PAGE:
Michael Brandy, Deseret News
SALT LAKE CITY — Though the Christmas Store at the Guadalupe School was filled with gifts for children Saturday, the store itself was created to empower their parents.
For the past 16 years, the Guadalupe School has offered a "Christmas Store" for underprivileged families in the community to give parents an opportunity to be involved in selecting gifts for their children.
"While (the parents) were extremely grateful for gifts donated to their families, they didn't ever have a chance to be a part of their children's Christmas," said Vicki Mori, executive director of the Guadalupe School.
Each year, members of the community donate newly purchased gift items to the Christmas Store. Parents of Guadalupe School children then receive four-point vouchers for each child they are shopping for. Gift items are labeled with point values of one to four, allowing parents to make selections that they feel each child will enjoy the most. While some parents may purchase four small items for a child, others may choose one big item that "costs" four points.
"Any time that you can empower a parent and allow them to do things for their children, it's important," Mori said. "Gifts donated to families are wonderful, but this (experience) allows parents to make specific choices for their children."
The Guadalupe School is a community-learning center, with the mission of teaching economically disadvantaged children and non-English-speaking adults skills they need to live productive lives.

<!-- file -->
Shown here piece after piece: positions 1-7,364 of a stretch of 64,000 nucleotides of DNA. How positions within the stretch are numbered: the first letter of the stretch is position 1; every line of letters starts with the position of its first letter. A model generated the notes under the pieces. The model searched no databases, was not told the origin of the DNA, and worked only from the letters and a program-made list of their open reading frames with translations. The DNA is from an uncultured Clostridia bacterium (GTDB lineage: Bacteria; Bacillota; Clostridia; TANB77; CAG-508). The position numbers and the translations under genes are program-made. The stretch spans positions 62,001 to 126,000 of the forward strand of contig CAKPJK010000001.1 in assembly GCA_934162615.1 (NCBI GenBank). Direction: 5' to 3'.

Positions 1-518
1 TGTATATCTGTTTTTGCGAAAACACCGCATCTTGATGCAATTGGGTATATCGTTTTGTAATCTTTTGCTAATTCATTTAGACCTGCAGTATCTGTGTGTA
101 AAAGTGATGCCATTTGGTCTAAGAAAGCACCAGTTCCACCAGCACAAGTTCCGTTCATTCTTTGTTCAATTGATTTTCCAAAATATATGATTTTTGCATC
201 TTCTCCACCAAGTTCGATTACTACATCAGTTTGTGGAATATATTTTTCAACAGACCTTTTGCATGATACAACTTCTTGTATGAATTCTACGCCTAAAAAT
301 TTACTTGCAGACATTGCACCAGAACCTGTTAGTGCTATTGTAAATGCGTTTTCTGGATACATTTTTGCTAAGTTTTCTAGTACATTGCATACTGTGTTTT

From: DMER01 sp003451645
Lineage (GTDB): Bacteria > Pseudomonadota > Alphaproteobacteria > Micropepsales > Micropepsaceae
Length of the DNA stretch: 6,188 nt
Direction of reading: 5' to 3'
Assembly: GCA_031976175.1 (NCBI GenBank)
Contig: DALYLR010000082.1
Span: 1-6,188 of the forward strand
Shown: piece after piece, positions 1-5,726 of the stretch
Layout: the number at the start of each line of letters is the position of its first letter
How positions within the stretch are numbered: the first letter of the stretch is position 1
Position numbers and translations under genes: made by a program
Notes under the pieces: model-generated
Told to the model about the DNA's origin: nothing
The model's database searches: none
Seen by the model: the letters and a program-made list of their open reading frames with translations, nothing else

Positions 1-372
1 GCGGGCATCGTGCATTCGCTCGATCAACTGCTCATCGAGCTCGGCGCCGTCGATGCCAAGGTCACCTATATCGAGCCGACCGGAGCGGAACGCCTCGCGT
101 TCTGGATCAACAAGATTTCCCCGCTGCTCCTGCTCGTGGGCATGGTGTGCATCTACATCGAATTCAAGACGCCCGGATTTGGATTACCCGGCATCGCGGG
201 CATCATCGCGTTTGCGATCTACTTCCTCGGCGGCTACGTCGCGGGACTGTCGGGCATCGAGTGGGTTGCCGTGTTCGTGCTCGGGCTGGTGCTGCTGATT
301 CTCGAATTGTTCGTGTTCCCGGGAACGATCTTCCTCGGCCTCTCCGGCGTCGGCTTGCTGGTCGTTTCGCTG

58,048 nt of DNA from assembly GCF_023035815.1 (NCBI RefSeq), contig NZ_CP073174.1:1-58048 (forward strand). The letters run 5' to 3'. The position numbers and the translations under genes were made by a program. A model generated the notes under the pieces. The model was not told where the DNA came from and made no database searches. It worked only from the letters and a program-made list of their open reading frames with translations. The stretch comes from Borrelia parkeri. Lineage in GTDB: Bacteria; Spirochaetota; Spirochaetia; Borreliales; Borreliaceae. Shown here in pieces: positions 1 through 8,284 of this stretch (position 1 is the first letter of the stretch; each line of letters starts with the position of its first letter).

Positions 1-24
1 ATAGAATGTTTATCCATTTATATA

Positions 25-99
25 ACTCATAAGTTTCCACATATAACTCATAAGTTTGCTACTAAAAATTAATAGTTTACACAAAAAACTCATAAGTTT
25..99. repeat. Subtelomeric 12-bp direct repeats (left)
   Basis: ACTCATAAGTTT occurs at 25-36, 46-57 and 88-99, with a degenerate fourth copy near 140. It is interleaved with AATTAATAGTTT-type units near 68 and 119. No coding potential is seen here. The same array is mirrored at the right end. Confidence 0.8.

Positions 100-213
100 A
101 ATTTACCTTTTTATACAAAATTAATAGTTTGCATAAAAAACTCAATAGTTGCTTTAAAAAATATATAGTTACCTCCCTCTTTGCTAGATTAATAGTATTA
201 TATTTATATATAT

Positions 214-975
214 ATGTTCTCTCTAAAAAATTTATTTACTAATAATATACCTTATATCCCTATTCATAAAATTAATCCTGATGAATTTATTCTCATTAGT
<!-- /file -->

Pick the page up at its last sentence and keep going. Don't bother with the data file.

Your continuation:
This year 96 families participated in the Christmas Store shopping event, with 700 individual toys either donated through the community or purchased by the Guadalupe Schools using donated money for the event.
Gifts ranging from brand-new dolls, board games and stuffed animals to makeup, jewelry, curling irons and CDs filled tables and rooms in the school.
And one important rule: a volunteer wraps each present selected before it is taken home. "The children don't get to see it until Christmas morning," Mori said.
Twenty to 25 volunteers participated, helping wrap presents and assist shopping parents.
"(The parents) are so excited that they can pick something special for their child," said Kristine Rasmussen, a member of the Guadalupe School board. Rasmussen, who was stationed in a room full of new toys for children up to 5 years old, found joy in seeing parents carefully selecting toys.
"Is there anyone who doesn't like to get a gift? Unwrapping one and wondering what it is?" Mori said. She believes that the Christmas store helps bring magic into many homes on Christmas morning and allows parents to experience the joy and excitement with their children more fully.
To volunteer or donate to the Christmas Store or Guadalupe Schools call Angie Roberts, 801-531-6100.
- Husband and wife of 74 years die hours apart...
- Ed and Elizabeth Smart make plea for help in...
- Utah man accused of rape is no stranger to...
- 22 songs Utahns love singing in the car
- Former Romney finance chairman courting a...
- Former wrestlers charged, assistant coach...
- Doctor: Vaccines result in healthy immune system
- Why is BYU honoring Robby George, and who is he?
- Poll: LDS Church influence over... 60
- Utah GOP leaders going forward with new... 59
- Josh Romney: I won't run against Sen.... 56
- Doctor: Vaccines result in healthy... 40
- Why is BYU honoring Robby George, and... 20
- Former Davis High teacher admits to... 19
- Tickets sell out for 'Book of Mormon'... 16
- Gov. Gary Herbert resisting Utah GOP... 14